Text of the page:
Tajik Embassy.........................

Turkish Embassy Turkmen Embassy l UK Embassy

5 Khurshid

To Chit (400m)

To Rakhimov's . 2' Ceramics


\ Chorsu

n 95

0 Turkesion






13 C5

ABN Amro Bank

1 E1

Dawoo Internet

14 E3

3 E2

(see 92)

.4 D3

16 E4

American Chamber of Commerce..5 D4

German Embassy

17 D2

6 C4

Azerbaijani Embassy

8 A5

Indonesian Embassy

19 E4


9 D5

Institut Francais D'Etudes Sur

10 D4

L'Asie Centrale (IFEAC)

20 C4

Central Telephone & Telegraph

Israeli Embassy

21 C6

Office Internet......................

.11 B2

Italian Embassy

22 C5

Chinese Embassy.......................

..12 E4

Japanese Embassy

23 E4


Q Chorsu

Pakhtakor (Pakhtakorskaya)

Mustaqllllk * Maydoni s-

Q 040

Sheraton Hotel

Halqlar Dustiit (Ploshchad Druzr



Uzbekistan O

Halqlar Dustllgl ' (Druzhba Narodov) O

Gargarin maydoni

Kosmonavtlar .

(Prospekt *6 Kosmonavtov) Q

113 oJJ^p

52 Navoi Park

^ Yoshllk £ (Komsomol)

122» O(Aybek)

J* Sapyorlar

LJ'^maydoni ^ £ ^

To Sobir Rahimov Metro Bus Stand & Public Bus Station (6km), Ippodrom Bazaar (9km); Samarkand (289km)

To Airport (3km) Q34

To Aqua Park (100m); TV Tower (400m); Yunus Obad Sport Club (700m); US Embassy (2km);

Yunusabadsky Bazaar (2km); 78 Chimgan (80km); Shymkerit (125km)



_ To Gas&aus (50m); QoylokSazaar (6km); Tezykovka Bazaar (8km); Tashkent Q Tashkent Lakeside 7a n v Golf Club (11km);

Angren (86km); 111 Fergana (246km) \ Tashkent x (Main or North) Train Station

Gl ErgashevfSo



O® Hotel

V Uzbekist

Y 49

Amir • Timur maydoni



To Iranian Embassy (400m); Asia Raft (600m); Alis Dance Bar (600m); Tezykovka Bazaar (7km); : Tashkent Lakeside : Golf Club (7kmy


Alister Navoi Monument..............38 B4

Amir Timur Museum....................39 D3

Art Gallery of Uzbekistan.............40 D3

Assumption Cathedral (Uspensky

Sobor).....................................41 D5

Crying Mother Monument...........42 D3

Earthquake Memorial...................43 D2

Fine Arts Museum of Uzbekistan..44 D4

German Protestant Church...........45 E3

History Museum of the People of

Uzbekistan 46 D3

Juma (Friday) Mosque.................47 A2

Kulkedash Medressa 48 A2

Makler (House .Market) 49 E4

Museum of Applied Arts..............50 C4

Navoi Literary Museum...............51 C3

Oliy Majlis 52 A4

Pakhtakor Stadium 53 C3

Peoples' Friendship Palace...........54 B4

Qaldirgochbiy Mausoleum...........55 C2

Romanov Palace..........................56 D3

Seattle Peace Park........................57 C6

58 C3

59 C2

60 F2

61 E1

62 E3

63 B3

64 B4

65 E2


Shaykh Hovandi Tahur


Sports Club NBU

Tashkent Land...............

Timur Statue

Uz Bowling....................

Wedding Palace.............

Yulduz Bowling Alley.....

Yunus Khan Mausoleum..............66 C2


B+B Ali Tour 67 C4

Dedeman Silk Road 68 E3

Grand Mir Hotel..........................69 D5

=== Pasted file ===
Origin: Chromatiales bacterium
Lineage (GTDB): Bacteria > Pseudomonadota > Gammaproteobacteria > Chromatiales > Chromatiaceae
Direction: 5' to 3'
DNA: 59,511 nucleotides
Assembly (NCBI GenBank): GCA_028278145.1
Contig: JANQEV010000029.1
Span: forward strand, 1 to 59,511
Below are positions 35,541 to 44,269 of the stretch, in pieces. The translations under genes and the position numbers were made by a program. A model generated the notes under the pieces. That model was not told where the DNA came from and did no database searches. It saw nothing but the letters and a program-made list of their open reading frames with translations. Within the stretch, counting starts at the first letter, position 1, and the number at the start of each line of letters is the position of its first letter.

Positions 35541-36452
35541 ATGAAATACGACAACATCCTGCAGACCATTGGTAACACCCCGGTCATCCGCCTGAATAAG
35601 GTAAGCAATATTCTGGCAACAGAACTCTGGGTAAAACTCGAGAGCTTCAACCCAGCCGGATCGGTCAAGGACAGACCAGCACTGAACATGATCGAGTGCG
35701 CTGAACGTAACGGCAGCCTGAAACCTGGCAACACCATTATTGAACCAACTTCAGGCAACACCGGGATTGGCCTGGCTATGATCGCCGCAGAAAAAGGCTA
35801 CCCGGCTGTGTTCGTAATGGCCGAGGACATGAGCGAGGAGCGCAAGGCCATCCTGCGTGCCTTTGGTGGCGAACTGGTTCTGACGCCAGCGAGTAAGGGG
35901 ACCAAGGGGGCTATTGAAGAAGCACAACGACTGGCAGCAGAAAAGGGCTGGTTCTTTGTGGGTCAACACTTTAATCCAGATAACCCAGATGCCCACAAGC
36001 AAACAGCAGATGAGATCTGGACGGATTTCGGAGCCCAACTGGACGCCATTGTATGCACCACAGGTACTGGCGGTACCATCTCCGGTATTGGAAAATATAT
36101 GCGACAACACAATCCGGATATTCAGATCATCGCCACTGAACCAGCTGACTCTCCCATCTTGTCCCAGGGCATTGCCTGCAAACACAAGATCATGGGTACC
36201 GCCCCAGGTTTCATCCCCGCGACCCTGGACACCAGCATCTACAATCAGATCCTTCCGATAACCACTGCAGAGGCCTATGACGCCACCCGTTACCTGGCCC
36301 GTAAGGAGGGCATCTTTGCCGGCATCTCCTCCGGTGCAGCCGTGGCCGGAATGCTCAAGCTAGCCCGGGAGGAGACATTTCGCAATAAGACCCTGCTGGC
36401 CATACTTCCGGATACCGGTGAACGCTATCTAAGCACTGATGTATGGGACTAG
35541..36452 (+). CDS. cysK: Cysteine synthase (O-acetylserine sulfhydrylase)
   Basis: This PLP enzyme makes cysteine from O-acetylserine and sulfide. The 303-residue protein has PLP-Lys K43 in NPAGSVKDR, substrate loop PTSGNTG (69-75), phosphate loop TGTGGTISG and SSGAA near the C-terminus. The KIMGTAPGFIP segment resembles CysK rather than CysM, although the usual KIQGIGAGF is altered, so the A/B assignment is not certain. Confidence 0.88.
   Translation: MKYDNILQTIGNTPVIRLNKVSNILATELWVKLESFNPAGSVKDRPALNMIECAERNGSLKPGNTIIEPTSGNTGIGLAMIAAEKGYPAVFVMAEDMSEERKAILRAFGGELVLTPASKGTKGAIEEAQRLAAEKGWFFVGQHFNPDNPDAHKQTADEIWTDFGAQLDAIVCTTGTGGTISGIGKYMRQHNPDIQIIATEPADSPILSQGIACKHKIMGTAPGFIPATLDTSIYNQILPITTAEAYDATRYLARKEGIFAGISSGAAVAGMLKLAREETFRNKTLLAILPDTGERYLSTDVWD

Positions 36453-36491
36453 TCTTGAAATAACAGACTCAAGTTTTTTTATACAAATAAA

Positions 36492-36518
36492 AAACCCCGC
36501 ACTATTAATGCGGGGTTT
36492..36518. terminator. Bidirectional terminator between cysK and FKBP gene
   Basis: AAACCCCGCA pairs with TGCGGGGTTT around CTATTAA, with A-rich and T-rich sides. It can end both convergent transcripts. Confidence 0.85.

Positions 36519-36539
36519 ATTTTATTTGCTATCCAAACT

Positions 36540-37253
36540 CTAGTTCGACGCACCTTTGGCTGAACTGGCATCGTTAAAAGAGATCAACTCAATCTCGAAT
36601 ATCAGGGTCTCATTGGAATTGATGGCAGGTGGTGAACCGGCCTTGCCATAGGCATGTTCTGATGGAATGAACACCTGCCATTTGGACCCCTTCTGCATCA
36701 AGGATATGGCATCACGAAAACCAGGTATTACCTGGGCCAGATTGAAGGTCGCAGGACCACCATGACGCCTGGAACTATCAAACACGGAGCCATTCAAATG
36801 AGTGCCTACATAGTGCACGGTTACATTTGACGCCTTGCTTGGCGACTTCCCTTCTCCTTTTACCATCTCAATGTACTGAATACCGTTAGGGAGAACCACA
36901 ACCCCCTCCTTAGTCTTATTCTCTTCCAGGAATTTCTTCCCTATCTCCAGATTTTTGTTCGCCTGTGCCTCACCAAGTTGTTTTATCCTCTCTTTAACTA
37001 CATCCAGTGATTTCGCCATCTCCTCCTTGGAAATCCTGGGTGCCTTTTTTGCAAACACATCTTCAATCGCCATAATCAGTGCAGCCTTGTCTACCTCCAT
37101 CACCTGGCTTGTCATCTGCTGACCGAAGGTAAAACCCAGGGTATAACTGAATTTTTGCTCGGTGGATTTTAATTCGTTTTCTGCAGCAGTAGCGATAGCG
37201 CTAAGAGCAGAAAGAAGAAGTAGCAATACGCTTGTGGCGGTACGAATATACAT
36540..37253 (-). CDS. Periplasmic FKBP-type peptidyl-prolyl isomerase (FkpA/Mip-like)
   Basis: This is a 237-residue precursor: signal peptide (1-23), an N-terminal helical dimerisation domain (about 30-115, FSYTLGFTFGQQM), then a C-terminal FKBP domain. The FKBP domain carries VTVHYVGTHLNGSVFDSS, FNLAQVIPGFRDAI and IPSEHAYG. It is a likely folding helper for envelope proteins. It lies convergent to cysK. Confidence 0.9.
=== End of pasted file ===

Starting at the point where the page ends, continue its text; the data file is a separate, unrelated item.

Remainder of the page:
Grand Orzu Hotel........................70 C6

Gulnara Guesthouse.....................71 A2

Hotel Hadra................................72 B2

Intercontinental...........................73 E1

Komnata Otdikha........................74 E5

Markaziy Hotel 75 E3

Orzu Hotel 76 C5

Poytaht 77 D4

Radisson.......................................78 E1

Sam Buh Hotel.............................79 C6

Tashkent Palace...........................80 D4


Al Delfeen....................................81 E2

Bistro...........................................82 E4

Caravan.......................................83 C6

Central Asian Plov Centre............84 El

Darkhan.......................................85 F3

Dervish........................................86 C6

Efendi87 E4

Han Kuk Kwan.............................88 C4

II Perfecto 89 D5

Manas Art Cafe 90 C5

Mir Food Court (see 114)

Streetside cafes and shashlyk

stands......................................91 D5

Sunduk........................................52 E4

Tandoori......................................S3 E5


Ch£............................................(see 82)

Sky Club....................................(see 15)

Studio Catt.................................54 E4

TriBochld....................................95 D2

Ye Olde Chelsea Arms.................96 C6


Academic Russian Drama Theatre.57 D4 Alisher Navoi Opera & Ballet

Theatre....................................98 D4

Baccara.......................................99 E2

Diplomat-S.................................100 D3

llkhom Theatre...........................101 C3

Muqimi Musical Theatre.............102 B4

Panorama...................................103 C3

Premier Cinema Hall 104 D5

SMI...........................................105 D5

Tashkent State Conservatory 106 C3 Uzbek Milliy Akademik Drama

Theatre..................................107 B2


Abulkasim Medressa..................108 A4

Ardus Supermarket....................109 E3

Chorsu Bazaar 110 A2

Human House............................111 C5

Korzinkauz Supermarket............112 E4

Korzinka.uz Supermarket...........113 C4

Mir Supermarket.......................114 D3